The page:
August 31, 2011
Part Afro Samurai, part Samurai Champloo, minor dose of The Matrix. Bake for…however many hours are left in the day.
No Need for Bushido (Or NNFB for all your character limitations) is a comic that’s been running since early-2002 by artist Alex Kolesar and writer Joe Kovell that takes feudal Japan as the setting for purely-fictional romp with many fighting disciplines across a broad range of characters lightly dipped in pop culture references and action movie physics.
To be clear, if you have a passable knowledge of feudal Japan and Japanese history, or if you perhaps even consider yourself a connoisseur of them, this comic will absolutely drive you batty. Whilst Japan is made clear as the setting, both in the language, environments, and styles of architecture and clothing, little effort is really made to adhere to the historical events and characters and even the social conventions of the time are little observed. Instead, the setting of NNFB can be more likened to Hollywood’s idea of feudal Japan, where feudal lords frequently battle one another and the samurai is the deadliest thing alive.
That aside though, NNFB provides a visual feast to enjoy. Characters are very visually distinct, environments are drawn in loving attention to detail in terms of material, lighting, structure etc. be it the interior of a dark hut in the rain or a sunny field outside a village. Mind you, that is largely so from fifty or so onwards, in increasingly excellent levels. The first few pages are clumsily drawn, with vibrant textures on pretty shapeless blobs, and a similar version of the empty-mouth syndrome that Remember had for a lot of its run (wherein the open mouth is drawn as just a blank colour-filled object, giving no hint of depth or structure). Compared to more modern pages however, things have taken a quantum leap forward and the art is now akin to a full-blown graphic novel that you’d purchase in your local comic book vendor (or in my case, the Forbidden Planet two cities over…).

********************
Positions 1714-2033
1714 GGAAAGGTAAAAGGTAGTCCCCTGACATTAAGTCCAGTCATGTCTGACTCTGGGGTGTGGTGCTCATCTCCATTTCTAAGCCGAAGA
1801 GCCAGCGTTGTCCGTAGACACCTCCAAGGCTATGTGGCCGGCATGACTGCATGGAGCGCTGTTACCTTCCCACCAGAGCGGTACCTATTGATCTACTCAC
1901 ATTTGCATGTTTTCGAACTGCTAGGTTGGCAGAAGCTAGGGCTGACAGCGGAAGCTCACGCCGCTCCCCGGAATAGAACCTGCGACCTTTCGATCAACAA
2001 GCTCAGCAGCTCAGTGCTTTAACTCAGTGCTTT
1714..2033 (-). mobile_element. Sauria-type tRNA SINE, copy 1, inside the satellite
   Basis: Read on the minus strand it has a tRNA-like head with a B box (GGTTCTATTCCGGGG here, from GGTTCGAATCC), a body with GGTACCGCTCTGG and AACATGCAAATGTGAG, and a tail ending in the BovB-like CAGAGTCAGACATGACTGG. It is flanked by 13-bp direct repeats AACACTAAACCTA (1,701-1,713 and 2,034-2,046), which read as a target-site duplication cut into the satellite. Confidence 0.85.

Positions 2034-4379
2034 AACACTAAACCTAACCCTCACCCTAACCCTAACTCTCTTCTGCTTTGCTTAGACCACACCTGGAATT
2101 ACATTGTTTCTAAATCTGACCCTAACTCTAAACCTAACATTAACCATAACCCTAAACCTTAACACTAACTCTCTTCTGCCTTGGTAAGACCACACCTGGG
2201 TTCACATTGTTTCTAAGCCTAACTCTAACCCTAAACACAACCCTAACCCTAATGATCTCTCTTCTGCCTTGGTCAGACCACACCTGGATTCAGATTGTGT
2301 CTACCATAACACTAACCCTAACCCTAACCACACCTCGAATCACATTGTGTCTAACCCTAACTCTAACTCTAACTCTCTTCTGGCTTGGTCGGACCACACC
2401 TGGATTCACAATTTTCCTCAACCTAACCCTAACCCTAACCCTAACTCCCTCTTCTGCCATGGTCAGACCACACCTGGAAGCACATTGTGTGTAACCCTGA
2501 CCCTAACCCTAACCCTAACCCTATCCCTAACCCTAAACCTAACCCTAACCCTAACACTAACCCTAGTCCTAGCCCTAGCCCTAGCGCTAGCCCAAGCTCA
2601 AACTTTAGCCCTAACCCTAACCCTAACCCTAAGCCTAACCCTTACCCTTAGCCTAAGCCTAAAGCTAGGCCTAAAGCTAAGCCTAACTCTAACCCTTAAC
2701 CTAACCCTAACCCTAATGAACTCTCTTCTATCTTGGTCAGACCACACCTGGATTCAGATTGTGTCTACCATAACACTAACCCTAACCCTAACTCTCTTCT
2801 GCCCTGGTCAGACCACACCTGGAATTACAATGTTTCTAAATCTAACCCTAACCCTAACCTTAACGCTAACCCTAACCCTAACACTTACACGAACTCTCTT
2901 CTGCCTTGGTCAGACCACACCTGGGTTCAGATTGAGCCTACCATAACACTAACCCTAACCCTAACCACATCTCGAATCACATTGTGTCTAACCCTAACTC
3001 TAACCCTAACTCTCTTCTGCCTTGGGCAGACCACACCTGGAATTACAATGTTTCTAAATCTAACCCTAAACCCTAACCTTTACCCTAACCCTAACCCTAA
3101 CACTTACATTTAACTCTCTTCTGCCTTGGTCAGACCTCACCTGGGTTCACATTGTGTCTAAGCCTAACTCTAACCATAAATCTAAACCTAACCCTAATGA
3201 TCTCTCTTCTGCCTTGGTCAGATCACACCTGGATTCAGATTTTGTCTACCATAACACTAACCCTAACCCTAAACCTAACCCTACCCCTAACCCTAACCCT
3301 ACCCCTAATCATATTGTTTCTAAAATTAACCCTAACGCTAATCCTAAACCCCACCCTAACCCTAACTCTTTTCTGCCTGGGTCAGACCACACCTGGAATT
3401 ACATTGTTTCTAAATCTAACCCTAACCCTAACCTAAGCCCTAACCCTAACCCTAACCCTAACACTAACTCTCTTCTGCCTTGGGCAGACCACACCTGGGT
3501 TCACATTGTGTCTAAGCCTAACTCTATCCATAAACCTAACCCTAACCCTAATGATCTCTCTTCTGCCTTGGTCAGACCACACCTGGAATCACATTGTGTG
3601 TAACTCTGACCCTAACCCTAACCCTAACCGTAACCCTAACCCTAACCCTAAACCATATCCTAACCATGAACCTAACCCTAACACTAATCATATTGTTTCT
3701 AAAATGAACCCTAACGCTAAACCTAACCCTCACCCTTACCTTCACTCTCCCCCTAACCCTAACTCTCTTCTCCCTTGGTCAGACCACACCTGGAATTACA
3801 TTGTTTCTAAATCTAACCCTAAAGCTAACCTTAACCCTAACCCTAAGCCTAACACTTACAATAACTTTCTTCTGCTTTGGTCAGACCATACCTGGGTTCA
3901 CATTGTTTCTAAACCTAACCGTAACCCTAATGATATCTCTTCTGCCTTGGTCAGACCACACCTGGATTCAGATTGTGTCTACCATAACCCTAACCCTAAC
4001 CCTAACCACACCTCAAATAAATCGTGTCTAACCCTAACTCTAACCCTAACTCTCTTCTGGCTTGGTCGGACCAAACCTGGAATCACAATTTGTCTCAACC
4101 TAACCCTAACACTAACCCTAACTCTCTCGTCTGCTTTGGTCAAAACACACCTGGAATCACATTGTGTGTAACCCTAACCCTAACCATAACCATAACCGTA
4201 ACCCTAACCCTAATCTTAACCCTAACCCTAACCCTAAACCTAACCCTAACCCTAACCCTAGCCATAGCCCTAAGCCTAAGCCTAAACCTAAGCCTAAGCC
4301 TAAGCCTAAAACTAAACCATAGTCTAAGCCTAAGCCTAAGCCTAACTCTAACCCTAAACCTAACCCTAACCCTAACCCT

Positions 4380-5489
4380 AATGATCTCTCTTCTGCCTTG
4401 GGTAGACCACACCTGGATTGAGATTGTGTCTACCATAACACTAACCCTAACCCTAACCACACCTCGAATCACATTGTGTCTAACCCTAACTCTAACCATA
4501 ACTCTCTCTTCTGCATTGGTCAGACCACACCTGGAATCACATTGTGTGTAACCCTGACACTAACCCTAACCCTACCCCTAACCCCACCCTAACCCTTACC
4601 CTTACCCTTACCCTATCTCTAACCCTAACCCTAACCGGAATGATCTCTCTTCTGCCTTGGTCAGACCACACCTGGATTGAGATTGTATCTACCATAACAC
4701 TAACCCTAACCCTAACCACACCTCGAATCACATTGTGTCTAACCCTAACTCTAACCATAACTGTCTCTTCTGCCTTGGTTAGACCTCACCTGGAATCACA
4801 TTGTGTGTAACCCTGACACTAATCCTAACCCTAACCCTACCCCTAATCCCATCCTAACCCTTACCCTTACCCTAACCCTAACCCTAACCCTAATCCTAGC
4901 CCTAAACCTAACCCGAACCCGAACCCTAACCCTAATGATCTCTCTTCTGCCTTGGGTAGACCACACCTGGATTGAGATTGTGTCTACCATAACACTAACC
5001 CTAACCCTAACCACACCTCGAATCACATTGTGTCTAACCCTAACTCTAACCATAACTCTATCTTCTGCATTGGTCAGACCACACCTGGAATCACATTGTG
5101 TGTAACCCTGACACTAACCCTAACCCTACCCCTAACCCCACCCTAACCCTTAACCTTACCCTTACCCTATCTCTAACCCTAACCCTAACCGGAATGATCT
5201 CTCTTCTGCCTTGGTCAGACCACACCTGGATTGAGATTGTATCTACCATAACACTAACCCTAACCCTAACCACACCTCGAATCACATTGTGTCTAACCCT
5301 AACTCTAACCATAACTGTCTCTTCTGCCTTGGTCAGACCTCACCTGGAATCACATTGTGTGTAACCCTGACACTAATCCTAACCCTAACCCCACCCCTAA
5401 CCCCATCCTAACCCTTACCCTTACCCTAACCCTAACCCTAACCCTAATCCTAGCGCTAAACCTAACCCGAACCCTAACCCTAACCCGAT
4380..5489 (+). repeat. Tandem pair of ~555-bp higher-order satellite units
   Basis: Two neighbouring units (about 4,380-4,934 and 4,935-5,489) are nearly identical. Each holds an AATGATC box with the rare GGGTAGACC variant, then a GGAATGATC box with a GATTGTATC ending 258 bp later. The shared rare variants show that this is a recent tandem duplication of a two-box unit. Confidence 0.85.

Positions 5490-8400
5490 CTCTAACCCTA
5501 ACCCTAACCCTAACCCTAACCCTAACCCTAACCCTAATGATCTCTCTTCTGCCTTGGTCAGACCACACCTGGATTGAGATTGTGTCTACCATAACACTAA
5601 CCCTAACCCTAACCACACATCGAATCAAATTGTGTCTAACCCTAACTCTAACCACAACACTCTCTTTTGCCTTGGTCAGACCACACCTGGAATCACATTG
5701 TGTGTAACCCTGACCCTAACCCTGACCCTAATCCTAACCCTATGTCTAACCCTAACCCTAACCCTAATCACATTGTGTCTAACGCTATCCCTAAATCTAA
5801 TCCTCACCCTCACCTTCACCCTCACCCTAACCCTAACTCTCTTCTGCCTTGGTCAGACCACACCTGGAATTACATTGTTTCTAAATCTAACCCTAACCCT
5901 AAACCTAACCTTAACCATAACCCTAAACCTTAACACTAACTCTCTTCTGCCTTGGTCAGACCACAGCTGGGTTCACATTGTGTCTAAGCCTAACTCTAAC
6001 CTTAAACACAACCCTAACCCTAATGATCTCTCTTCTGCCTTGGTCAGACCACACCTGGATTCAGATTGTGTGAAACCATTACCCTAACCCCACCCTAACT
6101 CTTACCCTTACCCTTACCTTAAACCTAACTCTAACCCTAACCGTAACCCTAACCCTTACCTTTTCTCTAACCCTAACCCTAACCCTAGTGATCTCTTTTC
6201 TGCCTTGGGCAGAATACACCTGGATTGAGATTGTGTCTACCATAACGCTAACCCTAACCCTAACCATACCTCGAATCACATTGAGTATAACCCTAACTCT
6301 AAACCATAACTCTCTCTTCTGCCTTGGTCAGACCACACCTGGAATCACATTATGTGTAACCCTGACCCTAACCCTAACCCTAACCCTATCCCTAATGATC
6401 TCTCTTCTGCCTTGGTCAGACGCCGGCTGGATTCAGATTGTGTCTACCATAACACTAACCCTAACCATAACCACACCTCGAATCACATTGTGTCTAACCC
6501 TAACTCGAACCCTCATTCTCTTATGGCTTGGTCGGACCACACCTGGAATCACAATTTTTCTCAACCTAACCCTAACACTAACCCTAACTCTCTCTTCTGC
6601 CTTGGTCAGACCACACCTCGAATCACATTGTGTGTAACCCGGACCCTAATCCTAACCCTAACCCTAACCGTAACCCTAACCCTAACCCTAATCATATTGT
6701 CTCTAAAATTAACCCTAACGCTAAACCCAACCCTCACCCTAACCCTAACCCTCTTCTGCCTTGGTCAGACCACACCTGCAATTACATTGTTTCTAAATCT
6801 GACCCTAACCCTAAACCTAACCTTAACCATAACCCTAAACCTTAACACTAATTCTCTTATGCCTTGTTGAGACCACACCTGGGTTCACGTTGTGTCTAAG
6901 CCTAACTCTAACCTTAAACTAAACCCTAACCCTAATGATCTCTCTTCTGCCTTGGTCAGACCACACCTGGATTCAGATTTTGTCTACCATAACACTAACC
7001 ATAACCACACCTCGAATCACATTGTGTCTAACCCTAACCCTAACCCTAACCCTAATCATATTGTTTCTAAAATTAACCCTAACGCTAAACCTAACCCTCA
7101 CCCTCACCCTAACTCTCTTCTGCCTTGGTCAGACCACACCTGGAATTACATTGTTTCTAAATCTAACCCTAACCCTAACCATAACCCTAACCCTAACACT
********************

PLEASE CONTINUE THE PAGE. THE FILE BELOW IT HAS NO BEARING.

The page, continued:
Writing has similarly improved. The first few pages are shoulder-deep in efforts at comedy that just end up clunky, unoriginal, and ultimately not that funny, but whilst the comedy has declined substantially in more recent storylines it has improved significantly. Characters are less one-dimensional, less “W + M1″ as Team Fortress 2 players would say (meaning “run forward shooting”, or one-track minded), and in general the stories have gotten more complex and region-spanning, certainly a change I greatly recommend. There are still jokes, notably in the NNFB trademark fashion of their onomatopoeia which is more often the name of the action taking place than what the action would sound like, and they’re a lot less cliche and overdone.
As well as the main comic itself, there’s also NNFB Remix, wherein the creators take finished NNFB pages and rescript the dialogue to produce a very different event, typically in the form of a one-shot gag comic page. The archive also has a few different short stories to enjoy.
The update schedule of NNFB is…shall we say…”irregular”, and indeed you can wait a few weeks between updates, but the wonderful detail and improved writing I think more than makes up for it. If you like over-the-top martial arts action, oriental fantasy stories, and/or intense blood-soaked combat, you will definitely find something to enjoy in No Need For Bushido.
That’s it for tonight, be sure to leave suggestions for other webcomics to feature by @replying to Remember’s Twitter!